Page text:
Western Kentucky University was originally in Glasgow when it was established in 1875, but 10 years later it moved to its present day location in Bowling Green, KY.[6]

Civil War

The Civil War affected many smaller towns like Glasgow. There are many places that were part of the Underground Railroad in Glasgow, such as Big Spring Bottom for keeping horses and the Spotswood House on North Race Street for hiding slaves. Other places include the Old Glasgow Seminary Home on East Main Street, this house has several rooms dug out in the earth with tunnels running into them for keeping the slaves hidden and safe.

George Washington in Glasgow

Former U.S. President George Washington had a half-brother named Augustine Washington who was the spouse to Anne Aylett Washington and had a daughter named Elizabeth Washington. Elizabeth Washington married to Alexander Eliot Spotswood and were given a home and land from George Washington (Elizabeth's Uncle) in Glasgow. The home is still here to this day on North Race Street, it is currently owned by the Kiser family and it is known as the Spotswood Home. (Named this after its first owner, Alexander Spotswood.)

Demographics[edit]

As of the census[7] of 2010, there were 14,208 people, 5,994 households, and 3,619 families residing in the city. The population density was 960.0 inhabitants per square mile (370.7 /km2). There were 6,710 housing units, at an average density of 453.38 /sq mi (175.05 /km2). The racial makeup of the city was 86.1% White, 8.0% Black, 0.1% Native American, 0.8% Asian, 0.2% Pacific Islander, 2.1% from other races, and 2.7% from two or more races. Hispanics or Latinos of any race were 4.3% of the population.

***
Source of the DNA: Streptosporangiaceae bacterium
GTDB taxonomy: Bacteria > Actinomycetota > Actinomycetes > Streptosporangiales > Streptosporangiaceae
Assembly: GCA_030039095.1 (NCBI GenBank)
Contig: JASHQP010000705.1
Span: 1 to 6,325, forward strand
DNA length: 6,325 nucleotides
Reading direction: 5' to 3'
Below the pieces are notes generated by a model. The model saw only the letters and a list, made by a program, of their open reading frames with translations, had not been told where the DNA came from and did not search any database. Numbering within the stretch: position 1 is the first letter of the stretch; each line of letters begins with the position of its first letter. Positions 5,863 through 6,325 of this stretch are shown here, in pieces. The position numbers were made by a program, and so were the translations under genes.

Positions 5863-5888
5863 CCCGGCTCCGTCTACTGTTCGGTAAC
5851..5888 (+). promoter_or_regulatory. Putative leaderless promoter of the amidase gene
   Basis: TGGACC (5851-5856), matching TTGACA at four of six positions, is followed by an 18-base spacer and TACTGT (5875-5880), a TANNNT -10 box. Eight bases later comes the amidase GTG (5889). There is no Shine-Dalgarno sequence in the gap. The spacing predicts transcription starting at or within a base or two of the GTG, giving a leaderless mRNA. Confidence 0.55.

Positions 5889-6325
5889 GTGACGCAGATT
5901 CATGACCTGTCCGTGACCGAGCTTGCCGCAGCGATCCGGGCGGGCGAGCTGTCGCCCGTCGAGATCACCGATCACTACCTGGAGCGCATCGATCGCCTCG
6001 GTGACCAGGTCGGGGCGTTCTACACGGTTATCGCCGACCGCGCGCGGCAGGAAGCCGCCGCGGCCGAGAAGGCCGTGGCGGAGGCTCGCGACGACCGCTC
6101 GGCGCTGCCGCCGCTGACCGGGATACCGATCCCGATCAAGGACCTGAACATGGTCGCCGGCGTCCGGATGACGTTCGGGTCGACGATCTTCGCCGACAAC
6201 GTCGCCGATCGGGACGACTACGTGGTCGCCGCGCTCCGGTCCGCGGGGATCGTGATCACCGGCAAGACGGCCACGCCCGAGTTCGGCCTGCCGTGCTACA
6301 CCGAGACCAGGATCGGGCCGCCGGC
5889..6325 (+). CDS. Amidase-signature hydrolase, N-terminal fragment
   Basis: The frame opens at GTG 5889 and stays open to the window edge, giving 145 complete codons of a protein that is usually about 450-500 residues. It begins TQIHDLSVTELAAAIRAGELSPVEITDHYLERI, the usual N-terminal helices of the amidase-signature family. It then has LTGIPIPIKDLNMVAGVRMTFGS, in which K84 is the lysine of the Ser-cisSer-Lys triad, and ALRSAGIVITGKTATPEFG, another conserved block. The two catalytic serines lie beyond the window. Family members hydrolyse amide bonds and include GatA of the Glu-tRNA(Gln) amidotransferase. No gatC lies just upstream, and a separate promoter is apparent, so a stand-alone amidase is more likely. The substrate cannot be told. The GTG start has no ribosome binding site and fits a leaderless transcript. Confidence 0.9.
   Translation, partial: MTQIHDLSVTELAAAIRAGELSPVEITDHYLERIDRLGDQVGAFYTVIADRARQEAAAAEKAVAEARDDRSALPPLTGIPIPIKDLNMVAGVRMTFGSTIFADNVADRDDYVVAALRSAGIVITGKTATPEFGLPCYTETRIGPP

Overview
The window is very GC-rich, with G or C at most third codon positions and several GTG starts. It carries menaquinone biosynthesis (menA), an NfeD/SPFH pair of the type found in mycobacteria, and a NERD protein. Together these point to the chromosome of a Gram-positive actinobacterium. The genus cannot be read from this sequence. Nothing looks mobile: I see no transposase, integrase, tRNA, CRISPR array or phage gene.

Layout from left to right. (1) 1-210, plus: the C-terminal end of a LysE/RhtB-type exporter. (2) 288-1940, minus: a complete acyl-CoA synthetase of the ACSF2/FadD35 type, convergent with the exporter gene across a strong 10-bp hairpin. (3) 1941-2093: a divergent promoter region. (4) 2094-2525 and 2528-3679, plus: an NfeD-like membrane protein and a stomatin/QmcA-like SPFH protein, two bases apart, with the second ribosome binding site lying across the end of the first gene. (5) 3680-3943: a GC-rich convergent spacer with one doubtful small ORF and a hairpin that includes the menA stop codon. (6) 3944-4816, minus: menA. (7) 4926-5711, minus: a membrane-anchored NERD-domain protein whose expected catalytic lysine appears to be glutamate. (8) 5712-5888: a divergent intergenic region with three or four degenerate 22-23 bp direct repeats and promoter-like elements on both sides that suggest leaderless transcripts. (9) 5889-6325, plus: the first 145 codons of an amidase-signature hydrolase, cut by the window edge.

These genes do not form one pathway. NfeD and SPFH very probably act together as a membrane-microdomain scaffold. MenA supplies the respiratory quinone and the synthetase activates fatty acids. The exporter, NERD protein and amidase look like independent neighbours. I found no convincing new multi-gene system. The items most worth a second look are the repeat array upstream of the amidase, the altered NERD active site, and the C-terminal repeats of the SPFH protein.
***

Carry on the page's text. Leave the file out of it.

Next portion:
There were 5,994 households, of which 26.4% had children under the age of 18 living with them, 40.5% were married couples living together, 15.8% had a female householder with no husband present, and 39.6% were non-families. 34.6% of all households were made up of individuals, and 16.0% had someone living alone who was 65 years of age or older. The average household size was 2.23, and the average family size was 2.85.

Historical population
Census Pop.
1830 617
1840 505 −18.2%
1850 933 84.8%
1870 733
1880 1,510 106.0%
1890 2,051 35.8%
1900 2,019 −1.6%
1910 2,316 14.7%
1920 2,559 10.5%
1930 5,042 97.0%
1940 5,815 15.3%
1950 7,025 20.8%
1960 10,069 43.3%
1970 11,301 12.2%
1980 12,958 14.7%
1990 12,351 −4.7%
2000 13,019 5.4%
2010 14,028 7.8%

The age distribution was 22.0% under the age of 18, 8.5% from 18 to 24, 25.9% from 25 to 44, 23.0% from 45 to 64, and 20.5% who were 65 years of age or older. The median age was 40 years. For every 100 females there were 82.5 males. For every 100 females age 18 and over, there were 78.4 males.

The median income for a household in the city was $28,083, and the median income for a family was $36,677. Males had a median income of $31,123 versus $20,964 for females. The per capita income for the city was $18,697. About 14.1% of families and 19.5% of the population were below the poverty line, including 26.2% of those under age 18 and 20.9% of those age 65 or over.